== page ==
Erlanger experiment will attempt to restore stroke victims' mobility

Dr. Thomas Devlin is photographed in a neurology procedure room at Erlanger Hospital on Tuesday, Aug. 23, 2016, in Chattanooga, Tenn. Dr. Devlin is a leader in a clinical trial involving injecting stem cells into the brains of stroke victims.

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If you are a stroke victim and want to participate in the trial, contact the Chattanooga Center for Neurologic Research, 423-648-0304.

Doctors at Erlanger hospital are looking for stroke victims to participate in a clinical trial of a potentially groundbreaking treatment that could restore movement to paralyzed arms or legs, even as long as five years after a stroke.

Only a handful of stroke victims will qualify for the trial, but the potential is revolutionary, according to Dr. Thomas Devlin, director of the Chattanooga Center for Neurologic Research, which is housed at the hospital and will oversee local patients in the trial.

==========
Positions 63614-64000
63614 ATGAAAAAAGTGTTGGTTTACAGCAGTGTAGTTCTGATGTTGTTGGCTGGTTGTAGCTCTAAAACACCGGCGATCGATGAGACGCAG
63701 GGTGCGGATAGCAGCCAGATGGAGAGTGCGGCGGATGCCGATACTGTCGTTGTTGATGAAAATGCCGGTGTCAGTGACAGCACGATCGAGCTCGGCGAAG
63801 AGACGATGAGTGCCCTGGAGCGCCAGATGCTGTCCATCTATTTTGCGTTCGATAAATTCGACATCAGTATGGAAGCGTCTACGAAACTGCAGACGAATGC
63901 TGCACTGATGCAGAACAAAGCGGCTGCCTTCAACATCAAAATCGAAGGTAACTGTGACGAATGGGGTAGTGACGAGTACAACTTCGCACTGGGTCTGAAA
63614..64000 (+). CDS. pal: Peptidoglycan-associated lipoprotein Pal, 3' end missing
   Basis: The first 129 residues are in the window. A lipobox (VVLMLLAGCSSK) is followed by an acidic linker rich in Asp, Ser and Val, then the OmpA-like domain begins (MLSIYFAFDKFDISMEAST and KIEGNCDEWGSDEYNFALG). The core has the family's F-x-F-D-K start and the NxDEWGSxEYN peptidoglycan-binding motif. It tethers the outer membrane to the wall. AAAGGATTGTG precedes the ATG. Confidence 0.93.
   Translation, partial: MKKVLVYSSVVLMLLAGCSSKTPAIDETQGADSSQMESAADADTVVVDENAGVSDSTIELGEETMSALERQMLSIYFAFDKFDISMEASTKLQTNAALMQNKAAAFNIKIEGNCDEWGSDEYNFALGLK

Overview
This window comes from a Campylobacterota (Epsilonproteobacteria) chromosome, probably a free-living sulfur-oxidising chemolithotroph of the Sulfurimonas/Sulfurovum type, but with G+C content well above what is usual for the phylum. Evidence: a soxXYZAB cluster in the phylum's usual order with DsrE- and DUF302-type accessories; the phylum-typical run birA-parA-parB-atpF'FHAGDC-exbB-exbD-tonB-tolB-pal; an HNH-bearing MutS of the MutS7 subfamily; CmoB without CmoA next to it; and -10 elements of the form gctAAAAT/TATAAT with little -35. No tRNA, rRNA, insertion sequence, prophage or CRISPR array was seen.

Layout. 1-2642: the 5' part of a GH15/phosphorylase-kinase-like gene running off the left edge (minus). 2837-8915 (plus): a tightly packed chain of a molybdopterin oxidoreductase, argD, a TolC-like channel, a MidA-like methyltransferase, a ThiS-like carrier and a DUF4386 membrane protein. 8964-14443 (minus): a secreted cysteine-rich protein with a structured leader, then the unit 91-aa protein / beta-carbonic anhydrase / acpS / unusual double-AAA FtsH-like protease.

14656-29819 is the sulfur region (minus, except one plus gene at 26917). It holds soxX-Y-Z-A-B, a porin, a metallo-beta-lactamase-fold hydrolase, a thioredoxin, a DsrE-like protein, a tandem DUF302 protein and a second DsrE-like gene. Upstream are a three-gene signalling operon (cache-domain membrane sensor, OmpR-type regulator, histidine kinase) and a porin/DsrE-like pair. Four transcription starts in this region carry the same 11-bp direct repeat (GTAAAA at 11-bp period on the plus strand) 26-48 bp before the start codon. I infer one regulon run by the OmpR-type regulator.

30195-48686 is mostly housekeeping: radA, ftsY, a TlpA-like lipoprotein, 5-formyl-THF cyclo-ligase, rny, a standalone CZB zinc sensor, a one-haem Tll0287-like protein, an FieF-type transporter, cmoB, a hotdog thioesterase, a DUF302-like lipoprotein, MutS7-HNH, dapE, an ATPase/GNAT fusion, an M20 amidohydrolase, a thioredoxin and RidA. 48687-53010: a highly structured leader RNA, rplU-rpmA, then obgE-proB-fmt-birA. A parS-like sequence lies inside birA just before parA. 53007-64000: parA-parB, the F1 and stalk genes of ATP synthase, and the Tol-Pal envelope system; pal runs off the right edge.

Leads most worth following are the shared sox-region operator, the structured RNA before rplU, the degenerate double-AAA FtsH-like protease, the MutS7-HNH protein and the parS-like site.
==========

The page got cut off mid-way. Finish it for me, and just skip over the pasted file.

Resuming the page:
The trial will involve using a form of stem cell taken from bone marrow that is genetically altered and inserted into a patient's brain in the areas damaged by the stroke.

"To take cells from bone marrow and put them into brain cells is as space-age as putting a man on the moon," Devlin said. "It is as significant as that."

But doctors warn there is no guarantee that the procedure will work or even that the volunteers in the clinical trial will get the treatment.